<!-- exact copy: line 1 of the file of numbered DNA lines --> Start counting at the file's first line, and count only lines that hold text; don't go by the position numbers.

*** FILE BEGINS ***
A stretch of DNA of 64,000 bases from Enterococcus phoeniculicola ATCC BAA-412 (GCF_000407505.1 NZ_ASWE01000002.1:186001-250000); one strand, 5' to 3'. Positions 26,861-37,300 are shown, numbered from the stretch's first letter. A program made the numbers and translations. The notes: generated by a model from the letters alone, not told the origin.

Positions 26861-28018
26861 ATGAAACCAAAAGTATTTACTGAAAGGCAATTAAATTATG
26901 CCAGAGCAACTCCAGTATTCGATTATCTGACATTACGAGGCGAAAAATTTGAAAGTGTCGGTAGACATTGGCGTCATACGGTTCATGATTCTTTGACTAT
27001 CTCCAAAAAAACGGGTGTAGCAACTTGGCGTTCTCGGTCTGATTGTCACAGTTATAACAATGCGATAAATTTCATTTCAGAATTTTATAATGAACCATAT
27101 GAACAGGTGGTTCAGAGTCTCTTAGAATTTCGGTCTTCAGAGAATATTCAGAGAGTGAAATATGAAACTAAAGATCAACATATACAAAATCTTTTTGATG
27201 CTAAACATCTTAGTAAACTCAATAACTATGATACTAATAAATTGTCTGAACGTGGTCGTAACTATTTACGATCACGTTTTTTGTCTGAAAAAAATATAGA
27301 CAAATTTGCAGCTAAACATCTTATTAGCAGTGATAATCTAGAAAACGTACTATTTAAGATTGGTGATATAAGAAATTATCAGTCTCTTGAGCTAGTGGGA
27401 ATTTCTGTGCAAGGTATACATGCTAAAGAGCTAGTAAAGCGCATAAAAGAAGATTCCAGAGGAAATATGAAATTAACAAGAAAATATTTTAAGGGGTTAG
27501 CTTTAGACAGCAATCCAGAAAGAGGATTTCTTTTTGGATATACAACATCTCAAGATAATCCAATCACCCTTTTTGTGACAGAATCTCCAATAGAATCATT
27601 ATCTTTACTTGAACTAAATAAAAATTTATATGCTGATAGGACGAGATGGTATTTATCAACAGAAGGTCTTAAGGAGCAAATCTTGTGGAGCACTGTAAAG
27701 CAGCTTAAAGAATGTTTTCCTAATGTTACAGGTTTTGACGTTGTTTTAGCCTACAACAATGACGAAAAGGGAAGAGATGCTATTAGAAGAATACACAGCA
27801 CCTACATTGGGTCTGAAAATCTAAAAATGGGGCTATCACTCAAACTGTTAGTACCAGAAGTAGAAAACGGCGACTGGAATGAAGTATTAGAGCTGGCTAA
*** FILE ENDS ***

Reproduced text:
A stretch of DNA of 64,000 bases from Enterococcus phoeniculicola ATCC BAA-412 (GCF_000407505.1 NZ_ASWE01000002.1:186001-250000); one strand, 5' to 3'. Positions 26,861-37,300 are shown, numbered from the stretch's first letter. A program made the numbers and translations. The notes: generated by a model from the letters alone, not told the origin.